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October 6, 2019
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Mediation Lessons from the Talmud: The Endowment Effect and Its Impact on Settlement Negotiations

The Endowment EffectIn this latest post applying Talmudic principles in mediation, we discuss a psychological principle known as the “endowment effect” and its impact on negotiations during mediation (the Talmud being an ancient Jewish legal text compiled around 500 C.E. that is a primary source of Jewish law and philosophy).

Our Psychological Attachment to Objects We Own

There is a ritual law that prohibits carrying objects in a public domain on the Sabbath (readers involved with First Amendment litigation may be familiar with this law from cases addressing the construction of an eruv, or symbolic enclosure, around neighborhoods to enable residents to carry objects outside their homes on the Sabbath; see, e.g., Tenafly Eruv Ass’n, Inc. v. Borough of Tenafly, 309 F.3d 144 (3d Cir. 2002)).

In connection with the above law, the Talmudic Sages developed rules to address situations where individuals carrying an object in a public domain will not have sufficient time to return home with the object before the Sabbath commences at sundown. Interestingly, the relevant rules are more lenient with respect to objects that an individual already owns than with respect to lost objects that an individual has found.

The medieval commentator, Rabbi Shlomo Yitzchaki (more commonly known by his acronym, Rashi) suggests that the greater leniency with respect to owned (versus found) objects is based on human nature. Specifically, a person will be more psychologically attached to an object that he acquired (using money that he earned) than an object that he found fortuitously through a stroke of good fortune. This greater psychological attachment will, in turn, make individuals more inclined to violate the Sabbath to bring an owned object home rather than abandon it in a public domain if they cannot get home in time before the Sabbath commences. Recognizing this, the Talmudic Sages legislated certain leniencies for individuals carrying owned objects that they did not authorize for individuals carrying found objects.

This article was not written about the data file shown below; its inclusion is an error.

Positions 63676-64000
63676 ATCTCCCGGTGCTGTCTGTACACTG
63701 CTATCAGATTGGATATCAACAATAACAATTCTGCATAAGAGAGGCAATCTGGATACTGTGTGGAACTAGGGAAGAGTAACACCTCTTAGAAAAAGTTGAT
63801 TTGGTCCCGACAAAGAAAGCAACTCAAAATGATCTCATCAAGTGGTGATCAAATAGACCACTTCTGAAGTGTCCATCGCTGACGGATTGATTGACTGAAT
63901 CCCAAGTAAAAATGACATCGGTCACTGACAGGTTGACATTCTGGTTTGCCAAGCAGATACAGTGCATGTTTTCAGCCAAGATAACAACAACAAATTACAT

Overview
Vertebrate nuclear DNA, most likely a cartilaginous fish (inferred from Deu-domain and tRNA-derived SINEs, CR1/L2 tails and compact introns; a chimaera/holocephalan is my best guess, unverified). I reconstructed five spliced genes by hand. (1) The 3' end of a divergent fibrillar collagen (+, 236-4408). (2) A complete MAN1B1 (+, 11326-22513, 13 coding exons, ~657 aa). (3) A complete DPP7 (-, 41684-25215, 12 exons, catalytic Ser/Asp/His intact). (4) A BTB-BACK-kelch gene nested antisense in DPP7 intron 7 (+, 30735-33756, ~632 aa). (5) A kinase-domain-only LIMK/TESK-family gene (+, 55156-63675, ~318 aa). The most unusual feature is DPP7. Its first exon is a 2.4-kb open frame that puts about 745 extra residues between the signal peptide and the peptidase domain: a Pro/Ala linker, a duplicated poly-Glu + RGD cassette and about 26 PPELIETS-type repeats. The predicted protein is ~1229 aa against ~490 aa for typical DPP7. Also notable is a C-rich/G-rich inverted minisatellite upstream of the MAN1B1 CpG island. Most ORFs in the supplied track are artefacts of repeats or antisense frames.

The Endowment Effect

Rashi’s insight that individuals are more psychologically attached to objects that they own finds a modern counterpart in the “endowment effect,” a principle referring to our tendency to overvalue objects that we own.

This psychological phenomenon was demonstrated empirically by Professors Daniel Kahneman, Jack Knetsch and Richard Thaler in their famous “mug” experiment. Half the participants were given a free mug, while the remaining participants were not. The participants who received a mug were then asked how much they would request to sell the mug, while the participants who did not receive a mug were asked how much they would be willing to pay to buy one.

The mug owners placed a significantly higher value on the mugs than the participants who did not own a mug, and were only willing to sell their mugs for a median price of $7.12, while the buyers were only willing to pay a mediation price of $2.87.

In another experiment, participants who received a chocolate bar were generally unwilling to trade it for a coffee mug of equal value, whereas participants given a coffee mug were generally unwilling to trade it for the chocolate bar.